Structuring the work.

 Last time was my first post of my first blog, and already I see I made two mistakes
  1. I should probably add, ojalá (or Insha'Allah which is surely where it comes from) if ever I say "...that's for tomorrow"
  2. Seems Jena is not the back-end.
For a while yet I still won't be able to give top priority attention to this blog due to a not-yet-closed contract.

As regards the role of Jena :
"The primary use of Jena is to help you write Java code that handles RDF and OWL documents and descriptions."  Ian Dickinson -- http://www.iandickinson.me.uk/articles/jena-eclipse-helloworld/

Well, you will see I'm pretty far along with that, but I can see I still have much to learn.

I've realized that the best way to structure this work is in three separate blogs, since the material here is going to be interesting to three probably unrelated groups.

This main one, Monetary Ontology Walkabout, will be brief; most of it will point to new items in the other two. It'll be for those who want to follow progress and jump in when I get to something that's important to them.

The second, Monetary Ontology Walkabout - Technicals will be very geeky, but I'll avoid too many buzzwords, and provide lots of tutorials as well as all the source code.  The idea is to offer something people can really use, so I mean to make it easily accessible.

Finally, Monetary Ontology Walkabout - Ontology Stuff, doesn't really exist yet.  This will be for money geeks -- those who want to actually work with monetary solutions but may prefer to have someone else deal with the Information Technology details.  It will tend heavily toward the ontology of money

Most of the work, for now, will be in the Technicals blog, since we are building the foundations on which the rest will reside.

Indeed, I just now posted a detailed setup guide there, with links to a series of tutorials, as Wiki pages, hosted on a wonderful service I've used for over two years with complete success, www.xp-dev.com

Please visit the main Wiki page, and the source code page.

Next steps?

We got to this point 'coz of all the RDF stuff in the Jena tutorial :
%JENAROOT%\doc\tutorial\index.html which leads to this kick-off course :

Apparently, I've done things a bit out of order. The Jena tutorials seem to push you to understand "A Semantic Web Framework" (which is their subtitle of course).  That isn't exactly what I want to do!  I'm more interested in the overall architecture.  I guess I need a map of the whole territory before getting to know the land around a single water hole.

In the next post we'll try get a map of the whole territory.


Hello World

Hi!  Thank you for coming to visit.

Over coming months I hope to create an ontology of money able to achieve wide spread acceptance.

It will build upon a very crude attempt I made three years ago, very kindly linked to (https://financialcryptography.com/mt/archives/001047.html) by Ian Grigg in his superb blog "Financial Cryptography".  I put it together as an in-at-the-deep-end leap into Protégé (http://protege.stanford.edu/).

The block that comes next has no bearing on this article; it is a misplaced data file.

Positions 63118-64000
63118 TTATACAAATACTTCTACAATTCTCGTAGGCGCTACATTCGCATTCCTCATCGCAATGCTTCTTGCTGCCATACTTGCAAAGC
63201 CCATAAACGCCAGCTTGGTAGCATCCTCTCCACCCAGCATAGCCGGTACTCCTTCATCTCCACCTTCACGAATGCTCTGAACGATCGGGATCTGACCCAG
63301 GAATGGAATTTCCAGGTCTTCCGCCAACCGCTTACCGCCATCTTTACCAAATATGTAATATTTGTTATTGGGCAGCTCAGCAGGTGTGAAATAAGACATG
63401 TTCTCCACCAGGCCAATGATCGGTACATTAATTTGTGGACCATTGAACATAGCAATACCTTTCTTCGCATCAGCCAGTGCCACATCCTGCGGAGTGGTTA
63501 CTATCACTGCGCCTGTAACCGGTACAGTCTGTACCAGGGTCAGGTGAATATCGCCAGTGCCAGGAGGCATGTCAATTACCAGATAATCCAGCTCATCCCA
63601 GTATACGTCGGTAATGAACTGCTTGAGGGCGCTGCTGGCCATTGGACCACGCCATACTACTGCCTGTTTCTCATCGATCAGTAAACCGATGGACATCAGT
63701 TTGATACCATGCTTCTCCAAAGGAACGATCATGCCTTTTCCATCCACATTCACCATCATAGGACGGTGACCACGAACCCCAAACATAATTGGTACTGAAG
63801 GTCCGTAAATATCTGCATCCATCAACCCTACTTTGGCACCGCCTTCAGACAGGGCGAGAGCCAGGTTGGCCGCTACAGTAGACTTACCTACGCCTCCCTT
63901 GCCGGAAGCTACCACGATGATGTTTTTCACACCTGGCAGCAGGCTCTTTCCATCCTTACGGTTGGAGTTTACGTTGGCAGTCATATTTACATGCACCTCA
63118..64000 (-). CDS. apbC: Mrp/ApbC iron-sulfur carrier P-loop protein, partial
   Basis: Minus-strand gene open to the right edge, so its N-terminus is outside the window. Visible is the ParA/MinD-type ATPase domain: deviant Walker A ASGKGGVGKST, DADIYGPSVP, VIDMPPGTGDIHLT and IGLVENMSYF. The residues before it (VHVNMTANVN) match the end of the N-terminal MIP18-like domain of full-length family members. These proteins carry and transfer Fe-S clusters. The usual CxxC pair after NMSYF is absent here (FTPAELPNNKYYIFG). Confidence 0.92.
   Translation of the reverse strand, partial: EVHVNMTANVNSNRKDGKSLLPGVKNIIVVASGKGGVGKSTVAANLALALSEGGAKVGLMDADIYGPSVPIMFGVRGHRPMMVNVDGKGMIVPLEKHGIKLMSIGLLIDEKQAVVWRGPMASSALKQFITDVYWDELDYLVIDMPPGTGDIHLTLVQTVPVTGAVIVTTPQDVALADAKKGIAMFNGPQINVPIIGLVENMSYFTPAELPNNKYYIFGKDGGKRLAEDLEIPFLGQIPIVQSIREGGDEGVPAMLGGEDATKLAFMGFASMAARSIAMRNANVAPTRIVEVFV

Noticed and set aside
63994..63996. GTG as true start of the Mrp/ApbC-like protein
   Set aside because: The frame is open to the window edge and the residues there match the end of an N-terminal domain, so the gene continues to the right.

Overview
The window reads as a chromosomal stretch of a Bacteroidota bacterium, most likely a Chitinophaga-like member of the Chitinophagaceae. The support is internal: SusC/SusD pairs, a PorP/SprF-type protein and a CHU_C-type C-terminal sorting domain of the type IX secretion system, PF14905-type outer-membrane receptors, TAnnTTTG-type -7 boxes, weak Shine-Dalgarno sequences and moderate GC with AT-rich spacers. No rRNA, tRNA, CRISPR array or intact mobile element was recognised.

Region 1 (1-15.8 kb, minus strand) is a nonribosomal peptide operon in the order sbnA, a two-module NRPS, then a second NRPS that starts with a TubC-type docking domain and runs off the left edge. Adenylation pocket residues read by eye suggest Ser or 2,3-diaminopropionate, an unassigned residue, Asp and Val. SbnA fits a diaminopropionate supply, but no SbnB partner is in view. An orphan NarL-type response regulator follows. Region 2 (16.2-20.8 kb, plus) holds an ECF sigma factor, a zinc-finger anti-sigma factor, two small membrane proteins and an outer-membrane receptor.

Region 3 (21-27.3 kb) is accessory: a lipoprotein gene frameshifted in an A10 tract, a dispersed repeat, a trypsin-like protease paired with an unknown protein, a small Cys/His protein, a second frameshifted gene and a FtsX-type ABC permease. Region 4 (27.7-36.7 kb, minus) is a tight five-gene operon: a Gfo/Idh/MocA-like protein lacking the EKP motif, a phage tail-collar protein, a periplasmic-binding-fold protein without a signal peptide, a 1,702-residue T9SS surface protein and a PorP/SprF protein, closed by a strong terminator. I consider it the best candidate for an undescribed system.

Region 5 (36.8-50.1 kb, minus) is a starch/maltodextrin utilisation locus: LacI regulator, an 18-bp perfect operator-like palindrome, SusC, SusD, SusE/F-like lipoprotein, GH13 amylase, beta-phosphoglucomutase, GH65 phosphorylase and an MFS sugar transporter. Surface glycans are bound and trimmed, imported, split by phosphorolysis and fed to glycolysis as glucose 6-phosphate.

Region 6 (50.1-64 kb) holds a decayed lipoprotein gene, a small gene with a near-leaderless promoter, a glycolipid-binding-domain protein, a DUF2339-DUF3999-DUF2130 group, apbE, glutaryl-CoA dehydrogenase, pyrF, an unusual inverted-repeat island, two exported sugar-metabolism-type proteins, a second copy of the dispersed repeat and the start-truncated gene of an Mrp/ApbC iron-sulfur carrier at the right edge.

That version doesn't have much more value than to act as an intro for interested parties, as in, "There, that's what I'm talking about."

So ... that diagram lets you see what I am talking about, but probably leaves you wondering what the point is, so here's a bit of a Q & A session:

Q: Monetary Ontology. Fine  ...  and Walkabout?

A: A diagram is nearly useless.  Much more is required.  I want something people can use.  For that to happen, an ontology needs to be tested and proven correct.  That involves transforming the ontology into a database structure definition (schema), preparing a database with that schema, loading up it with real world data and then testing that a reasoning engine will always answer queries with realistic results.  This is all new territory for me, so like a pubescent aborigine, I now set out Walkabout to make the vision a reality.  I have the songlines in my head.  I invite you to watch my progress.

Q: What's the point?

A:There are as many definitions of money as there are economists.  Economics poses as a science, but if there exists so much ambiguity about what money is then how scientific, really, is the rest of economics?  Economists have the fine luxury of having authority without responsibility!  ... and what an unholy mess they have made!  This initiative grows out of the conviction that money based on solid foundations is not at all hard to understand; a mumbo-jumbo priesthood is only required when a fraud is tarted up as arcane mystery.

The point is to make it clear what money is, and make it possible to prove the definition by testing it.  The language with which one defines a ontology is extremely limited, only certain kinds of things can be said.  I have dropped out of many discussions about money because the language used was so loose and contradictory that agreement on anything was impossible.  The benefit of a constrained and rigorous language intended to facilitate describing the real world ought to make agreement on many things quite possible.

Q: What's the route?

A: Well from past experience in other areas I think it is wise to work from the back-end to the front-end.  That is to say make sure I know how to :
  1. prepare a simple database schema
  2. load some data into the database
  3. connect to the database from an application
  4. see that query results can be validated through a reasoner and properly reflect the real world
  5. augment the simple database schema by transforming an augmented diagram
  6. repeat 2, 3 & 4

So my first task is step #1.  

Having spent a few hours poking around, it seems that Jena is a suitable candidate for a back-end.

I downloaded the latest version from sourceforge ( http://jena.sourceforge.net/downloads.html ) and found the first tutorial here at %install_path%/doc/tutorial/RDF_API/index.html.

So that's for tomorrow....